With so many parents who want to put their children into private schools or METCO when they can’t get them into their choice of schools, does that suggest a lack of confidence in the system?

It’s a lack of confidence in our elected officials and departments. Our parents shouldn’t have to send our kids to METCO for a good education. My daughter went to METCO for high school. She should have been able to get an excellent education here in Boston. But they’re not preparing our children to move on to the next level. When it’s time for them to go to college, they don’t have a good experience because they’re not prepared in the high schools. They go to private schools or charter schools so they can be prepared when they go to college.

Tell me a little about yourself—you have worked for the Boston Water and Sewer Department?

I still work for Boston Water and Sewer. I’ve been there almost 25 years. I also work for the Suffolk County Sheriff’s Department. And I’ve been doing community organizing since I was 20 years old, and I’ve been involved in counseling children, combining academics with athletics. I started Mighty Mission, where we have had young kids go off to Division 1 schools. We had Shabazz Napier in the program, who is at the University of Connecticut now. We had my daughter [Shey Peddy], who went to Temple, and then was drafted by the Chicago Sky. I refinanced my house—I had a bunch of children; I told them if you all pass with a B-plus average and you make the nationals, I will pay for the trip for all of you to go to nationals. I refinanced my house so they could go to the nationals.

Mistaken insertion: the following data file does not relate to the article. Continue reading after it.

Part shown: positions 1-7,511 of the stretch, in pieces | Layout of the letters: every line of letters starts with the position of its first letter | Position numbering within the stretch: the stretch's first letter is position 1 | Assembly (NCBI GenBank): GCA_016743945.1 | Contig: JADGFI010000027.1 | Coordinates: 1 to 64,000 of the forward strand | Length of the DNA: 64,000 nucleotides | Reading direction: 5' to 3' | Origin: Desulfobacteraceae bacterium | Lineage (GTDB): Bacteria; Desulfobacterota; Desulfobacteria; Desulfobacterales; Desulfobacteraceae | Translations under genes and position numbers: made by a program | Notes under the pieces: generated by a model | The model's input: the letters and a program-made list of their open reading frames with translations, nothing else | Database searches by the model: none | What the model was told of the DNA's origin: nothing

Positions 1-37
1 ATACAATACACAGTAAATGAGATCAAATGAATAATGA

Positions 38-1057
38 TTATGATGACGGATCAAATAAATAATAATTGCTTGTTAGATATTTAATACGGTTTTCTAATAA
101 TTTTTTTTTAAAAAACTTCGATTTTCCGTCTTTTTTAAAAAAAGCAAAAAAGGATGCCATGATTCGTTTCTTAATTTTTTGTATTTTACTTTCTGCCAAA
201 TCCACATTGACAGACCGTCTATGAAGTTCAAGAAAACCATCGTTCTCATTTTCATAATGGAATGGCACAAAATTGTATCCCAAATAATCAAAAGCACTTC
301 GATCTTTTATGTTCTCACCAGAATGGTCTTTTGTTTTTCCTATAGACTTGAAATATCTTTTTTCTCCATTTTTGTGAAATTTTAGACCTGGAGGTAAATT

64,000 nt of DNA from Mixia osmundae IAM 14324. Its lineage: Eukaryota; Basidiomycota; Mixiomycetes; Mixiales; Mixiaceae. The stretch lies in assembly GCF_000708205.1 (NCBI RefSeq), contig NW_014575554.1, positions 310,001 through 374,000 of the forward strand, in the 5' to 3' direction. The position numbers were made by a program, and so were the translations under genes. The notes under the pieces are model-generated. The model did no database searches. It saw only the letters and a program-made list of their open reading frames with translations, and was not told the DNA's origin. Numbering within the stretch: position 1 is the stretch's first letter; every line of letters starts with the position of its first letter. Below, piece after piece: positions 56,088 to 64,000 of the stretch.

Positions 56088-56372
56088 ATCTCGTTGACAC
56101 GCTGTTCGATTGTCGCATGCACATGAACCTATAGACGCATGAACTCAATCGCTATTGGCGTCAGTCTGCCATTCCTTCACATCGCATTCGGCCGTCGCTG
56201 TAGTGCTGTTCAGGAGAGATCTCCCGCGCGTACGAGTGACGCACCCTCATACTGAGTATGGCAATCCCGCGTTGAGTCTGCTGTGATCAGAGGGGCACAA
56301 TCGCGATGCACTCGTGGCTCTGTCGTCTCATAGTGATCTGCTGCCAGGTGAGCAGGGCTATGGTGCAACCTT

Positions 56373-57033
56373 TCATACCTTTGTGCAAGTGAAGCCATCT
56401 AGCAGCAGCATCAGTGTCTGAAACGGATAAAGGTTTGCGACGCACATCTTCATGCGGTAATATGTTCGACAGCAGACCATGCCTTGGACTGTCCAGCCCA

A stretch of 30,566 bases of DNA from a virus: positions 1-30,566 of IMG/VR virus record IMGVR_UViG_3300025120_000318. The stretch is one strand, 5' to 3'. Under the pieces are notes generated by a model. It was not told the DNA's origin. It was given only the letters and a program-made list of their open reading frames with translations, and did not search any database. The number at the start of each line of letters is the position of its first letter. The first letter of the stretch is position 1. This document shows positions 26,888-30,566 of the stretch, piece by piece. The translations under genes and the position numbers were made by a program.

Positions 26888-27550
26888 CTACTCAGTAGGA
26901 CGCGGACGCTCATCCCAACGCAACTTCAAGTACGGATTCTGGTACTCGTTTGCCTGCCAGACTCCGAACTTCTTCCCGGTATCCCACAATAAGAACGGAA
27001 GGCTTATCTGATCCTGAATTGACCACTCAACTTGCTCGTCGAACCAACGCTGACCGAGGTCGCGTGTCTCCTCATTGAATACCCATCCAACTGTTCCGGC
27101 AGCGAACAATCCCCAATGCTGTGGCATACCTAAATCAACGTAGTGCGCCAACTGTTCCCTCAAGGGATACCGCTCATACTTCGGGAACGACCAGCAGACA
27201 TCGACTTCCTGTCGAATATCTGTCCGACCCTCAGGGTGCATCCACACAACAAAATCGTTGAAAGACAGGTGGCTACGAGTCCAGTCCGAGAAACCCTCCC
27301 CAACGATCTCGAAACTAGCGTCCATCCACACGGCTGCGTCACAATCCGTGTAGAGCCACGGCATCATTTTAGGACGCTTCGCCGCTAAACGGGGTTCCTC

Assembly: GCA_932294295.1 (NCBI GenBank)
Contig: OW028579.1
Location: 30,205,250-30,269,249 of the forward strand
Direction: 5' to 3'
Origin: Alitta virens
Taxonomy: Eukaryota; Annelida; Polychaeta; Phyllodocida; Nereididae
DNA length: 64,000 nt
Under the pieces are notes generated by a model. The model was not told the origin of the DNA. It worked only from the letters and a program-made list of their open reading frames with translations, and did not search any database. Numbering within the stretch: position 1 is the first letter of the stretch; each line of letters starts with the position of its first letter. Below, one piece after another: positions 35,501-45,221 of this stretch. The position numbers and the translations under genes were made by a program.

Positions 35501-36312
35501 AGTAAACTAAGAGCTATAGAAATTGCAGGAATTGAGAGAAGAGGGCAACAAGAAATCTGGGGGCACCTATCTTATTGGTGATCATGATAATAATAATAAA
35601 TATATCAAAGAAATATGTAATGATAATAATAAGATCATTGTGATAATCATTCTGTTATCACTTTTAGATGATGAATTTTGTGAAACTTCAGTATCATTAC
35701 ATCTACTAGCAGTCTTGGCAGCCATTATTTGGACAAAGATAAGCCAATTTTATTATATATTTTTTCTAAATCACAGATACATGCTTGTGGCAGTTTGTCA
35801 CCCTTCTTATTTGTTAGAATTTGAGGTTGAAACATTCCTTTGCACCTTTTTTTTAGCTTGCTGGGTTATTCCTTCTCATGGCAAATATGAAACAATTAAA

There are so many good programs like that around the city. Should the city be making it easier to get funding from the city or from businesses to fund those?